Graduate studies at Western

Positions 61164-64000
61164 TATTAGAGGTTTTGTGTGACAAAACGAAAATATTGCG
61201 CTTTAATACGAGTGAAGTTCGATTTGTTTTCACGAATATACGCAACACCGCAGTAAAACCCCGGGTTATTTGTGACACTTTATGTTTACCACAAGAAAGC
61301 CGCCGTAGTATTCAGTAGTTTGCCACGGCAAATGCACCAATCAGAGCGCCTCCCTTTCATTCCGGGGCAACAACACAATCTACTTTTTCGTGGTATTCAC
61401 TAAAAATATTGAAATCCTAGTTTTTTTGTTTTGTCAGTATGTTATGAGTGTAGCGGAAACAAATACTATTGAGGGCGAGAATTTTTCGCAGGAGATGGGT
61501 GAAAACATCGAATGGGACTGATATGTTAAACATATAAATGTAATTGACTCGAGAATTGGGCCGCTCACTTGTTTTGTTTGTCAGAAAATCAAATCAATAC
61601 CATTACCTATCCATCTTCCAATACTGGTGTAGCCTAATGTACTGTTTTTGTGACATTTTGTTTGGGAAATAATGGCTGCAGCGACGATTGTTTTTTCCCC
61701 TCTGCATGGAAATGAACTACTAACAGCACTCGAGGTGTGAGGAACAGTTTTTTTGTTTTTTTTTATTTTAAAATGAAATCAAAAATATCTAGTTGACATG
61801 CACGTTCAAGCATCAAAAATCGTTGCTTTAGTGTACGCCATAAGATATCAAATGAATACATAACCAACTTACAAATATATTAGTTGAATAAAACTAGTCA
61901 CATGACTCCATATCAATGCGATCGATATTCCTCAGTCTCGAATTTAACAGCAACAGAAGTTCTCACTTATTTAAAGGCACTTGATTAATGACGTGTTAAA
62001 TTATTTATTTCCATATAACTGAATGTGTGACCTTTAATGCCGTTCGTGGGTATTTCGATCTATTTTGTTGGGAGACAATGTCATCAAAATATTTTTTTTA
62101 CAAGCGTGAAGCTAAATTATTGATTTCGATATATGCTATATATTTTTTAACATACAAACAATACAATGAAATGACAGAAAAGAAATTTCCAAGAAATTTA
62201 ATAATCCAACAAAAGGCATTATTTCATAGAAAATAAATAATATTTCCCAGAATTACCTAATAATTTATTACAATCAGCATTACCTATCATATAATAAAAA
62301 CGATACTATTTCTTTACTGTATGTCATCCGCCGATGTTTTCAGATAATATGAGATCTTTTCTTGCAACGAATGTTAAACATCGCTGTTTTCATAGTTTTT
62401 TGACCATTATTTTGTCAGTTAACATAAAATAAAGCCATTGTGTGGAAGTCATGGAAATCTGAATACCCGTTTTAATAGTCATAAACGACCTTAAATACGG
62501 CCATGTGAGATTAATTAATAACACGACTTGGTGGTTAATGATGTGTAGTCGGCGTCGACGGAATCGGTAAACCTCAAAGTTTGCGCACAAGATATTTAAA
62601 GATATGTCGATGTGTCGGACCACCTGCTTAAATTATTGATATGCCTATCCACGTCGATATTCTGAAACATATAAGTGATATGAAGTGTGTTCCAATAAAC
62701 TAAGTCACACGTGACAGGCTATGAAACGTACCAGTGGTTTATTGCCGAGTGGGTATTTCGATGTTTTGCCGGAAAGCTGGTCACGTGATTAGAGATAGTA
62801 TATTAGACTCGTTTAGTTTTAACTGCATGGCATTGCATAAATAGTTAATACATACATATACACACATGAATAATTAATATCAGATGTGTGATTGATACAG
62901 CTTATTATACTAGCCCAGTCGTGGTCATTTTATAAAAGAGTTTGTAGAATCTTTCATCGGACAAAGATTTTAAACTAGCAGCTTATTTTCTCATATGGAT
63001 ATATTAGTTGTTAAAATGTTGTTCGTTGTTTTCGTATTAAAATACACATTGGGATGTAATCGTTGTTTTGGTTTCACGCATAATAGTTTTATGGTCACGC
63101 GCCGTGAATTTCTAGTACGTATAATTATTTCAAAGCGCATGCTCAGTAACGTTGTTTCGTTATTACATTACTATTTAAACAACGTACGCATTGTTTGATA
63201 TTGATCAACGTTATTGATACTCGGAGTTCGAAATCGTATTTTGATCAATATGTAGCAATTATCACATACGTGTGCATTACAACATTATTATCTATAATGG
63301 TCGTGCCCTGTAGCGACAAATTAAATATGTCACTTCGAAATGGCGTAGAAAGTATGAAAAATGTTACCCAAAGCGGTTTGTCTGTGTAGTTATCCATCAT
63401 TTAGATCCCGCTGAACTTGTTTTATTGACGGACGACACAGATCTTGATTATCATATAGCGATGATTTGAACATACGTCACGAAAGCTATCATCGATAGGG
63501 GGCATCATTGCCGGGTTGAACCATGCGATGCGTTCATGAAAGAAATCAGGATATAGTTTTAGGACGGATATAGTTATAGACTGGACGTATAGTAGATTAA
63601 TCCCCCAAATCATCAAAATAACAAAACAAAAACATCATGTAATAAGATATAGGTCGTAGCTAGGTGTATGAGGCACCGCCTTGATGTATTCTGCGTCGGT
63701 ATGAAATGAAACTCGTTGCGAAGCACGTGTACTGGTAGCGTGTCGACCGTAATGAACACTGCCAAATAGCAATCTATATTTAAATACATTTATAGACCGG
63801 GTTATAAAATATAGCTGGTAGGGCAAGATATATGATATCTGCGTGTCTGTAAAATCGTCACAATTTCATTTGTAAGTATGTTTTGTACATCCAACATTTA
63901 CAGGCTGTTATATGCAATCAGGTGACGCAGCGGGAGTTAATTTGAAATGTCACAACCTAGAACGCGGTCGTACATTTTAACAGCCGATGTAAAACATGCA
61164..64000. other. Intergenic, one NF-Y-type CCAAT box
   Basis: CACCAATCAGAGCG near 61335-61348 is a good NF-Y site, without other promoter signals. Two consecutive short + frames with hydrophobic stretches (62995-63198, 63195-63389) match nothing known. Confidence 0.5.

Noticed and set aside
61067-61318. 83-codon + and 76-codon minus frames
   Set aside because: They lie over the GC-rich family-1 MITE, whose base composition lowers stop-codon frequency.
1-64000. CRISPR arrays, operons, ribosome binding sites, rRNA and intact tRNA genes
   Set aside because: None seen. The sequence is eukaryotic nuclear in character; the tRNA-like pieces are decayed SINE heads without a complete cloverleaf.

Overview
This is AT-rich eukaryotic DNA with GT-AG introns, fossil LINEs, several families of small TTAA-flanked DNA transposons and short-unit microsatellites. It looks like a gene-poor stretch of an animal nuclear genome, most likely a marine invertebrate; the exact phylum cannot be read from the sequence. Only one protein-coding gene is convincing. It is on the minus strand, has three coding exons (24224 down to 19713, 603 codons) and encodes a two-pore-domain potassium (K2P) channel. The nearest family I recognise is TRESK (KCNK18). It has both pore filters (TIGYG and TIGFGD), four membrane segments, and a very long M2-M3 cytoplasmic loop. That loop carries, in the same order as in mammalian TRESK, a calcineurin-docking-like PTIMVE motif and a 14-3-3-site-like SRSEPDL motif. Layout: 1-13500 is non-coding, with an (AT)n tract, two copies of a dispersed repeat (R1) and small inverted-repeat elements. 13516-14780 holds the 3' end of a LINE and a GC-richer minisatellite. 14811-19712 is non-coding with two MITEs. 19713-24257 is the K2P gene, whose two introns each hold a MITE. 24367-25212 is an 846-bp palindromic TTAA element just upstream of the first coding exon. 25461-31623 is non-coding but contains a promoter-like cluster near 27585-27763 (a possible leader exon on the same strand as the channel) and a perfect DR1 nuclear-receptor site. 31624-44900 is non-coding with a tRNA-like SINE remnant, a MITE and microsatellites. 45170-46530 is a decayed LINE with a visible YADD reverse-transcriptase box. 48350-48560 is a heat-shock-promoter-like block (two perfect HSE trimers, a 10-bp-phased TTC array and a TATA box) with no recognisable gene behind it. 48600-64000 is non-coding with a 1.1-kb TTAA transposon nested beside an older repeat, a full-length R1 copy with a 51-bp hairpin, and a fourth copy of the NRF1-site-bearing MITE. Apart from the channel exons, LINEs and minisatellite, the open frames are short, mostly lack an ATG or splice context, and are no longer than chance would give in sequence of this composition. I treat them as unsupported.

|Abstract||Many pr oblems present themselves in at tempting t o discuss Marx's noti on of the fetish characteristics of commodities. It has been argued that it is one of the central points of Marx's en tir e c or pus. 1 It has also been argued that it i s merely "a brilli an t s oci olog i cal genera lization l ! and, even furth er, that it is an Hi ndependent and separate entity, internally hardly related t o Marx's economic theory" .2 How could such a theory be understo od i n such drastically diff erent ways? Perhaps the clue is to be f ound somewhere in Marx' s discussion of the fetishism of commodities itself. Because of the difficulty in un derstanding fetishism , I intend t o examine what Marx himself has t o say first befor e dealing with any points related to the notion of fetishism. Thus , the first parts of this thesis will c onsist of l ong qu otations and repetition of what Marx has t o say. If a noti on may be called ' central' and yet 'hardly related' t o Marx's wor k at the same time, surely a clear examination of this section is necess ary. Aft er an examination of the initial secti ons of Cae ital ] I intend t G examine the f ollowing : the r e lation of fetishism t o the t he ory of alienati on; how one may regard f etishism as a pr oblem f or philosophy; and how, in f act, the theory of fetishism is of prime imp ortance f or an understan ding of Marx's wr itings. What I want to stress throughout is that with o u~ an understanding of what is inherent in the pr oduction of the commodity causing i t t o be necessarily fetishistic, it is practically imp ossible t o understand much of Marx's other writin gs. A commodity appears, at fir st sight, a very trivial thing and easi ly un derst ood. Itsanalysis shows that it i s , in r eality , a very queer thing , abo unding in ~taphysical s ubtleties and theological nic eties|
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